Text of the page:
Saturday: Theme of Seclusion

9 Nov

Seclusion is a dominant theme in Saturday. It comes up in various aspects of the novel.



The first aspect of isolation is Perowne’s mode of transportations: his car. It is quite ironic that a car, a utility that allows people to travel far and meet other people, is a symbol of isolation. However, Perowne is constantly dividing himself from the aesthetic qualities of London as he moves with his car. During a scene, the narration starts to focus on the car’s radio as Perowne travels to a destination, instead of the city of London. This might be a point that Ian McEwan was trying to make. It is possible that our present day technologies do seclude us from noticing the aesthetic and simply urban qualities of a city. We are capped in a bubble that is our car, sheltering ourselves from nature. Essentially, we are isolated from the world around us when in a car. As the novel continues, Perowne is eventually forced out of his car when he hits into Baxter. The car had initially sheltered him from urban life. However, when forced to confront Baxter, Perowne had to move out of his car, where he exposed his vulnerability to the exterior environment that was once secluded to him.

As the confrontation between Baxter and Perowne progressed, one could see that Baxter had the physical advantage, as he had two other guys willing to support his argument violently. Perowne, who had been isolated from an urban environment, tried to apply his background in neuroscience to help is case in the fight. As we can see, urban street quarrels are rarely ever solved with medical science. In fact, Perowne appears to come off as snobbish and arrogant during the scene, establishing himself as a “doctor” with very formal English. In addition, Perowne actually began to instigate Baxter, which led to the eventual violent outbreak that left Perowne on the receiving end. Due to his seclusion to the urban environment, Perowne was unable to successfully deal with the argument.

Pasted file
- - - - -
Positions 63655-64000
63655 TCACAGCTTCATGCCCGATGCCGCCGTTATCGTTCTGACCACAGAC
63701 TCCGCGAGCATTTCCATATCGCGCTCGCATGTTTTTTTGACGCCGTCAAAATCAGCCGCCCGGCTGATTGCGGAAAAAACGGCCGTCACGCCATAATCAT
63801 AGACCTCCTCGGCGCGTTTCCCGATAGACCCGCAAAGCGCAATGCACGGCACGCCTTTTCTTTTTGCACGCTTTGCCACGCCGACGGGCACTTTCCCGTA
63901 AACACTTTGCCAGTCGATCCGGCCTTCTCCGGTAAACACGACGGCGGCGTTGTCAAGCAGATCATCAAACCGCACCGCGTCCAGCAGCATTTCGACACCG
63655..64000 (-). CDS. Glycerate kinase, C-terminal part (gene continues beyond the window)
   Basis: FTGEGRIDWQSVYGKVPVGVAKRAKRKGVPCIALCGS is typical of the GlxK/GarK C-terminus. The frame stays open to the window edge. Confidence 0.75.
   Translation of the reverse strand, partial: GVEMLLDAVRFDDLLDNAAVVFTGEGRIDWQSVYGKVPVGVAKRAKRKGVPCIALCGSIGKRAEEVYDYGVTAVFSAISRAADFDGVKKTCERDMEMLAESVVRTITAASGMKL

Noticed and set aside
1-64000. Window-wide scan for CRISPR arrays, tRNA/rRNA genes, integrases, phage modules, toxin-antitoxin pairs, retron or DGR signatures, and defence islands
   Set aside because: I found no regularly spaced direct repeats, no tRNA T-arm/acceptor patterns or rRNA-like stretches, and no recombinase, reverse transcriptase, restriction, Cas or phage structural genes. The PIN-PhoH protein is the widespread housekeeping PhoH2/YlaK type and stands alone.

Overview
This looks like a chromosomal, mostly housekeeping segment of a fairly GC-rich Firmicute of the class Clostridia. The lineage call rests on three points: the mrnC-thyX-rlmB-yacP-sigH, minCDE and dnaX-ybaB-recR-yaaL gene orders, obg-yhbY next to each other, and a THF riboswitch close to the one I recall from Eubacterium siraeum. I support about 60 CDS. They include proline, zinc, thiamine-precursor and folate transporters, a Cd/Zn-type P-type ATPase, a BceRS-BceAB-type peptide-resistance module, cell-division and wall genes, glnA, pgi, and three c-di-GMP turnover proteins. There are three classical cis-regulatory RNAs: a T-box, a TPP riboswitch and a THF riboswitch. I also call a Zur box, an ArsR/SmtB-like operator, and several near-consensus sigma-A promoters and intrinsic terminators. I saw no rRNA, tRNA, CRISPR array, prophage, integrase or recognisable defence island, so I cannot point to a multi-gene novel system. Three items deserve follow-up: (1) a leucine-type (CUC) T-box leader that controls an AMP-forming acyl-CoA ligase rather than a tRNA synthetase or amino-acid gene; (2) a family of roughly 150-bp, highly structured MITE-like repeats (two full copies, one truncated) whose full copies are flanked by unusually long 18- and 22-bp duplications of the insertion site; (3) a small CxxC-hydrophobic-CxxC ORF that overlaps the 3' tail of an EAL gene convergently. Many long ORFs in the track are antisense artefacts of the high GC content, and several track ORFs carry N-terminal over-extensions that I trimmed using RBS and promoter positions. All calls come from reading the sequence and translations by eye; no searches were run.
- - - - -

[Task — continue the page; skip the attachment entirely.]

Perowne use of neuroscience during social situations shows his constant engagement in his work. In a way, Perowne is secluded within his job as a neuroscience. He is constantly describing people in terms of their neurological state rather than regular social conventions. In fact, his use of neuroscience in his confrontation with Baxter was quite naive. As Perowne is always stuck within his work, he tends to be separated from an understanding of social acceptability.

Perowne’s sport of squash further establishes the theme of isolation. Squash is not a team sport. It is confined within four walls, with only a back glass wall. It is a sport that is one vs. one. It requires no communication. It is just a symbol of seclusion that further contributes to Perowne’s unwillingness to escape isolation.

To sum it up, the theme of seclusion is evident throughout the novel, Saturday. It seems to be a direct characteristic of Perowne, who seems to be isolated within his mind.


One Response to “Saturday: Theme of Seclusion”

  1. Matthew Alin November 10, 2011 at 3:34 am #

    I think you point out a theme that is very vital to our understanding of the novel. The idea of seclusion is central to our understanding of the novel because it creates a characterization of the characters especially Perowne. I think you analysis is apt because it displays the truth about Perowne as a character who struggles with gaining an understanding with the society around him. Without the theme of seclusion readers fail to get the feeling that Perowne feels which means readers would be more detached from the novel.

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